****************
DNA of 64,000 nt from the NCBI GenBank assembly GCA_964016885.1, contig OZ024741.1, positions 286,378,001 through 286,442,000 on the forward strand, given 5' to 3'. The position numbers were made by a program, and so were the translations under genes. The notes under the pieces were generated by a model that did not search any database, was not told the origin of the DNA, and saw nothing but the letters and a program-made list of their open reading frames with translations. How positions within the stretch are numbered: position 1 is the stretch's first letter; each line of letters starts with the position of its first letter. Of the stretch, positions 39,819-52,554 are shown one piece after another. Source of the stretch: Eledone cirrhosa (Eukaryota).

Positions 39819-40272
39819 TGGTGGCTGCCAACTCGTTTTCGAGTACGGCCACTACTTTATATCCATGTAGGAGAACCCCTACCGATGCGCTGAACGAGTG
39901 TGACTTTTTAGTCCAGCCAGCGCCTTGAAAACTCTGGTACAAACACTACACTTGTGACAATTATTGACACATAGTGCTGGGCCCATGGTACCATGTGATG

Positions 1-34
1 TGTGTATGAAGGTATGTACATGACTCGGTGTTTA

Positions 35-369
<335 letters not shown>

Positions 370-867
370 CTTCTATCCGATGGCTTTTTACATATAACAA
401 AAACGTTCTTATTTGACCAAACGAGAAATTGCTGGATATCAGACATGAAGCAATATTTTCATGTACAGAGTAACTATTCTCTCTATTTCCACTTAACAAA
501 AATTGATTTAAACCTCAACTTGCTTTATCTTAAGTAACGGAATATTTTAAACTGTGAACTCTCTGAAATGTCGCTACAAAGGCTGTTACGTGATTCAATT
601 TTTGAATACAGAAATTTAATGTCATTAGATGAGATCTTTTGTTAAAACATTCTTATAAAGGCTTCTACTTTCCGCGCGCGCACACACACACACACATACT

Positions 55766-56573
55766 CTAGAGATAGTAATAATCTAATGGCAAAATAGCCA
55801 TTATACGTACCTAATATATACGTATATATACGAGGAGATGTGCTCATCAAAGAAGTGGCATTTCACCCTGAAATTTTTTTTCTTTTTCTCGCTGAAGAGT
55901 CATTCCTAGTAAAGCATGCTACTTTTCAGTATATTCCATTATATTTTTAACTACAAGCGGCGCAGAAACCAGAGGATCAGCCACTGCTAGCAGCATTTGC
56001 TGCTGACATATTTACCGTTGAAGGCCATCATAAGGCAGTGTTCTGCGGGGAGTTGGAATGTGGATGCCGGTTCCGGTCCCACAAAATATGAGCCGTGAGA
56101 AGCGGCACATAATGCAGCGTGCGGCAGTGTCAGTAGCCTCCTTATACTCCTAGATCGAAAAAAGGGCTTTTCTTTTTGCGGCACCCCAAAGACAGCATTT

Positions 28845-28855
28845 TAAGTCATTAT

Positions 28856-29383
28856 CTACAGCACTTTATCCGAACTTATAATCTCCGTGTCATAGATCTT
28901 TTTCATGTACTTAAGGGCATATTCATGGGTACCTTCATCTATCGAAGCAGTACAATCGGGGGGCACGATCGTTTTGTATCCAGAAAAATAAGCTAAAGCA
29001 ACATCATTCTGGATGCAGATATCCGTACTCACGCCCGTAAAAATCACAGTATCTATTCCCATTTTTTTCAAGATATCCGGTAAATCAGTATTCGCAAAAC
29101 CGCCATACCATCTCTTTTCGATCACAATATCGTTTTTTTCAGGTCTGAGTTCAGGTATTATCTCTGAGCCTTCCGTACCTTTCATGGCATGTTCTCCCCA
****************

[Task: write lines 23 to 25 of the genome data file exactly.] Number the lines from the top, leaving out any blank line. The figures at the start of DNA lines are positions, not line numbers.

28856 CTACAGCACTTTATCCGAACTTATAATCTCCGTGTCATAGATCTT
28901 TTTCATGTACTTAAGGGCATATTCATGGGTACCTTCATCTATCGAAGCAGTACAATCGGGGGGCACGATCGTTTTGTATCCAGAAAAATAAGCTAAAGCA
29001 ACATCATTCTGGATGCAGATATCCGTACTCACGCCCGTAAAAATCACAGTATCTATTCCCATTTTTTTCAAGATATCCGGTAAATCAGTATTCGCAAAAC